Woman With Face Tattoo Says 'Racist' Nightclub Refused Her Entry

An Australian woman is blasting a nightclub that she claims denied her entry over facial tattoos that represent her cultural heritage.

In a Facebook post on June 25, Moale James said she was turned away at the door of Hey Chica!, a Latin American club in Brisbane, Australia. The 23-year-old was going out with a group of friends for her partner's birthday. She had no problem entering multiple other clubs—until what she termed "discriminatory and racist" treatment at Hey Chica!.

"The security guard said he wouldn't allow me in because of my face tattoos," she wrote. "I said these are cultural, are you still not going to let me in? No, you can't come into the venue."

The facial tattoos that James calls "reva reva" are a marking of her indigenous Papua New Guinean heritage, she told local news outlets. The marks were handed down through generations—her great-grandmother had the same tattoos—and she got hers just before graduating university.

Outraged, James said on Facebook that the bouncer's "attempt to make [her] feel shame" was unsuccessful. "If anything I've come back ready to educate and demand an amendment to the QLD policy of Liquor and Gaming and its dress codes," she said.

Queensland's liquor laws require venues to refuse entry to people wearing items associated with criminal organizations, such as bike gangs.

James shared a private Facebook message sent to her from Hey Chica!, which said, "While we appreciate that our rule has caused you unintended distress, we do enforce a blanket policy that prohibits head and face tattoos at Hey Chica! alongside other conditions of entry. While we understand this is a strict policy, we will continue to enforce this under the Liquor Act."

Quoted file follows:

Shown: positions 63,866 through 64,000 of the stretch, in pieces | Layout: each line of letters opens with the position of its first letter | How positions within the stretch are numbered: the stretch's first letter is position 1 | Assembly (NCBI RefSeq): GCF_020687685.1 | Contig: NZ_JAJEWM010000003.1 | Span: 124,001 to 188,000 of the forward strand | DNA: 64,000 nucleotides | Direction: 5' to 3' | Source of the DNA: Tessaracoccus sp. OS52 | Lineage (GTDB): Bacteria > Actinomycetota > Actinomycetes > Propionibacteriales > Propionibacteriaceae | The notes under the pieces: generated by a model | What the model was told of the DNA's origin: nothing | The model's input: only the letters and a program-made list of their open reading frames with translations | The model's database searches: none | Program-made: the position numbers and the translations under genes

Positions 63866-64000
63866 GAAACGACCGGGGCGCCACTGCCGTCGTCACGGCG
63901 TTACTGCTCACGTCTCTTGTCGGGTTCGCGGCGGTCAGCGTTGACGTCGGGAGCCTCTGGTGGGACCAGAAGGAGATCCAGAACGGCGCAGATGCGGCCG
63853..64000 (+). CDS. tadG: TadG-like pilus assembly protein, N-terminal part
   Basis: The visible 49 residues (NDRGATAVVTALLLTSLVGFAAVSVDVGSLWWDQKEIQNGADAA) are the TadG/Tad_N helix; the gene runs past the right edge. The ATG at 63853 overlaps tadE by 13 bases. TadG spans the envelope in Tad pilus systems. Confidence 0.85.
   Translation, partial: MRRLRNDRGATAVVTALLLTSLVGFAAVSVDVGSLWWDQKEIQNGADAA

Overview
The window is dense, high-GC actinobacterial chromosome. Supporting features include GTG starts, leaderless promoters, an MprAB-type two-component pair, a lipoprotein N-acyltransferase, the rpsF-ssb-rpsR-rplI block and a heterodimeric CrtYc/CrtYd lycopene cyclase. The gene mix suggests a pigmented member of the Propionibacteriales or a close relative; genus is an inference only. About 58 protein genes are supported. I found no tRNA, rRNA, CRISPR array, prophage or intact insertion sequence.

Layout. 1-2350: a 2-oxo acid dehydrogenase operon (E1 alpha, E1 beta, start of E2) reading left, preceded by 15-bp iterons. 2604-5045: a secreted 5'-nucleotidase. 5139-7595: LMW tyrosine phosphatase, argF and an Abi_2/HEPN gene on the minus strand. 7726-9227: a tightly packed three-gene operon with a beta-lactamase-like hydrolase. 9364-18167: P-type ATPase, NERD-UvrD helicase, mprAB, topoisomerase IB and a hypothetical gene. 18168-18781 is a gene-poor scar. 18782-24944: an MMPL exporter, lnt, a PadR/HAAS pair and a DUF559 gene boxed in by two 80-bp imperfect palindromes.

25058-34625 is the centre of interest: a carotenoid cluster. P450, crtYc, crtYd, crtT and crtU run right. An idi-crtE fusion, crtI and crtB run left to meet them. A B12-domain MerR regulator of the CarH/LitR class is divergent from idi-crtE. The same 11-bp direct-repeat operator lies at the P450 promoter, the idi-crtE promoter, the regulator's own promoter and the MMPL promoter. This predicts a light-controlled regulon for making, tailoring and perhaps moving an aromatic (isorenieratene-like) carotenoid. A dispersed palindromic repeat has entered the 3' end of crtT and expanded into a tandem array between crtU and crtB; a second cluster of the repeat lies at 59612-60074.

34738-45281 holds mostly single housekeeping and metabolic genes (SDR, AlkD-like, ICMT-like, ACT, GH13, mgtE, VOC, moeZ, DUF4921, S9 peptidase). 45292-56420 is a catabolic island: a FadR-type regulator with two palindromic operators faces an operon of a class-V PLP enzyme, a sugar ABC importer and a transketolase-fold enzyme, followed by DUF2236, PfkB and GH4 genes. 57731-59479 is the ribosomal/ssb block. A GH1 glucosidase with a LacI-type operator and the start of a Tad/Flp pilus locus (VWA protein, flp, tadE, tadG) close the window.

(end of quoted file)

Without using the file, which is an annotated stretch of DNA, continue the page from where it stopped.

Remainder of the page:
An Australian woman is blasting a nightclub that she claims denied her entry due to her facial tattoos. The tattoos that the woman calls “reva reva” are a marking of her indigenous Papua New Guinean heritage, she said. PAU BARRENA / Contributor/AFP

On the club's website, its dress code specifies that "no face, neck or hand tattoos" are allowed. The policy also stated that "entry is at the discretion of the door host or management."

Australia is the fourth-most tattooed country—after the United States, Sweden and Italy—with 43 percent of residents possessing at least one tattoo, according to World Atlas data from 2018.

A 2018 study from researchers at the University of Miami and the University of Western Australia found that visible tattoos did not affect a person's employment or earnings in the United States, sometimes even helping job candidates in competitive markets.

However, stories about people losing employment and being banned from businesses over their tattoos often draw national attention.

Earlier this month, an Ohio police officer was fired for tattoos that read "Pure Evil" across his knuckles. His leadership commented that the tattoos "do not promote the professional and neutral image of the Cincinnati Police Department and are injurious to the public trust."

Another Australian business made news in February for banning visible tattoos along with "heavy" jewelry and designer clothing. Sydney restaurant Double Bay's Bedouin announced the rules were implemented to "discourage intimidating appearances" and "make patrons feel comfortable."

Newsweek reached out to James and Hey Chica! for comment.